Chelsea have now exhausted all possible options: the Ã¢ÂÂSpecial OneÃ¢ÂÂ (Mourinho), the ownerÃ¢ÂÂs buddy (Grant), the fiery international manager (Scolari) and now the Champions League winner. Where to now? Does Abramovich go for the experienced, or the youthful? And exactly how many of the Ã¢ÂÂexperiencedÃ¢ÂÂ category has he already used up, or will be loathe to move to a club under such an owner?
A quick glance over the bookiesÃ¢ÂÂ favourites reveals potential problems with each candidate. Guus Hiddink is popular with Chelsea fans, having steadied the ship after Phil ScolariÃ¢ÂÂs disastrous reign came to an end, winning the FA Cup in the process. Yet Hiddink has an undeniably poorer managerial CV than Ancelotti, and his desire to come back into club management after underwhelming spells with Russia and Turkey, whom he still manages, is under question. More likely, it seems, is that Hiddink will return in a Director of Football role, advising a manager.
Marco Van BastenÃ¢ÂÂs agent must be a sharp cookie, as the Dutchman is touted for any top job that comes up Ã¢ÂÂ unsurprising given his glittering managerial history of taking Holland to a disappointing Euro 2008 campaign, failing miserably at Ajax the following season, and of courseÃ¢ÂÂ¦ oh wait, thatÃ¢ÂÂs it.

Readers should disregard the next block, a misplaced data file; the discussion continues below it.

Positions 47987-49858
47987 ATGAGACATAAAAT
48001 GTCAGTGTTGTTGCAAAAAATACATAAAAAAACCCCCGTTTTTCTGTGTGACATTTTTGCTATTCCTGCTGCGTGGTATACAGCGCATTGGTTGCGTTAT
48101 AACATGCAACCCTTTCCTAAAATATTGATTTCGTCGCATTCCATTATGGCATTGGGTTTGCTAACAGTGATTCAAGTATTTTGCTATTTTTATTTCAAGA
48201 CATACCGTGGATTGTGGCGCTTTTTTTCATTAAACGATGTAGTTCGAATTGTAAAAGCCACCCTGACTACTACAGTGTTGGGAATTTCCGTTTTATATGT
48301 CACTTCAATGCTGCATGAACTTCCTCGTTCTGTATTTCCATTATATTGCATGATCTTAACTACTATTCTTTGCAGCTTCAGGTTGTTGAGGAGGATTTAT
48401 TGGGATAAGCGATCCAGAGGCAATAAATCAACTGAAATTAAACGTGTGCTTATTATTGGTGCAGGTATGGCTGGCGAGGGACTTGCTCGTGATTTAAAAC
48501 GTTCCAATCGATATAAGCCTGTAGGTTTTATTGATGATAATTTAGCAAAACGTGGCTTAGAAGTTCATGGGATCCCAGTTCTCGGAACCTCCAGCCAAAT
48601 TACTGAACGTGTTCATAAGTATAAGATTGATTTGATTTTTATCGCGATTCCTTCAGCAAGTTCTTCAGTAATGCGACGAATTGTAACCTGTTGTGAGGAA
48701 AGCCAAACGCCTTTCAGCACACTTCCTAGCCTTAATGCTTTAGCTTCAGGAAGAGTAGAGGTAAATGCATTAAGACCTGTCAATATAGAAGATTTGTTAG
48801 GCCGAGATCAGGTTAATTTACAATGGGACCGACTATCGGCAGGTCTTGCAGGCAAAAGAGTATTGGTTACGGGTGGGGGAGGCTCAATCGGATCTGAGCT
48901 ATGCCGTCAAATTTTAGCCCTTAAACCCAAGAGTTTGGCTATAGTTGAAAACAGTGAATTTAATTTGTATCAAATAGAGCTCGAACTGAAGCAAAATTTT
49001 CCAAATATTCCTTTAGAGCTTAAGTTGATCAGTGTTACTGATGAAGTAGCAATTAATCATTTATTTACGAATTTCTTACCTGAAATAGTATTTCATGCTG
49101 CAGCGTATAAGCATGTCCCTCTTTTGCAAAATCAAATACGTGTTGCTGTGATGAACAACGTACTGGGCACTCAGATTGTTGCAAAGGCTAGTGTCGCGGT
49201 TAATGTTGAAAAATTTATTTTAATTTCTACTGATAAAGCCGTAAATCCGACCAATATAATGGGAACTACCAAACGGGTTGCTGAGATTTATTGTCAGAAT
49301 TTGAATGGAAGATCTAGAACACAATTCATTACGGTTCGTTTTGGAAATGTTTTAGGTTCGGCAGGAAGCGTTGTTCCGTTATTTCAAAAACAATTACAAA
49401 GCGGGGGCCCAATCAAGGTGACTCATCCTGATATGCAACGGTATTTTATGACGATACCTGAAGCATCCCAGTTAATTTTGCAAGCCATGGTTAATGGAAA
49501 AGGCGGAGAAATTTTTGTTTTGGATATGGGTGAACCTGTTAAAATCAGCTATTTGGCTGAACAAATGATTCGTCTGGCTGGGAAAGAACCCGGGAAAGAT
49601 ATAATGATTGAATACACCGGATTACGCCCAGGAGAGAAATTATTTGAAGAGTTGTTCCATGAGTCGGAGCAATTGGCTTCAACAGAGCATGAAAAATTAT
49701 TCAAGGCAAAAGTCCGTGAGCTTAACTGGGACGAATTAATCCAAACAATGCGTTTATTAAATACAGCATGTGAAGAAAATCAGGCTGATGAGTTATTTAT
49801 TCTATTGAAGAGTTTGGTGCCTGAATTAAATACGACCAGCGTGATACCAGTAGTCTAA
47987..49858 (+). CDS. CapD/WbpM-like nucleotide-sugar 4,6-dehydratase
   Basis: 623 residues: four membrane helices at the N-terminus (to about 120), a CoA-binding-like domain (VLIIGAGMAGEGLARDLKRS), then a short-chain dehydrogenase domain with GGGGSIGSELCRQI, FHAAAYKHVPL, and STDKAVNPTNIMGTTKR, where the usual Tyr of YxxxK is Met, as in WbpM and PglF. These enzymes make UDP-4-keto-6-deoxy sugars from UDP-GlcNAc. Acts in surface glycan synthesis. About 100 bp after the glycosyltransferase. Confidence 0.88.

Van Basten: potentially a below-par appointment (sorry)
The curveball option that has been touted is Harry Redknapp. Abramovich reportedly admires the man, who would be the first English manager at Chelsea since Glenn Hoddle. But, with Redknapp currently at London rivals Tottenham and having won one trophy in 347 years of management, as well as reportedly being lined up to succeed Fabio Capello in the England job, would Chelsea fans really welcome him?
Andre Villas-Boas has taken the Portuguese league by storm, and has worked at Chelsea before under his mentor Mourinho. Surely, though, rather than hoping for Mourinho Mk. II, Abramovich might as well break the rather large bank and get, well, Mourinho Mk. I. Villas-Boas is undeniably impressive, but at 33 he is the same age as Lampard and Drogba, who may not respond well to a manager younger than them who also never played professionally.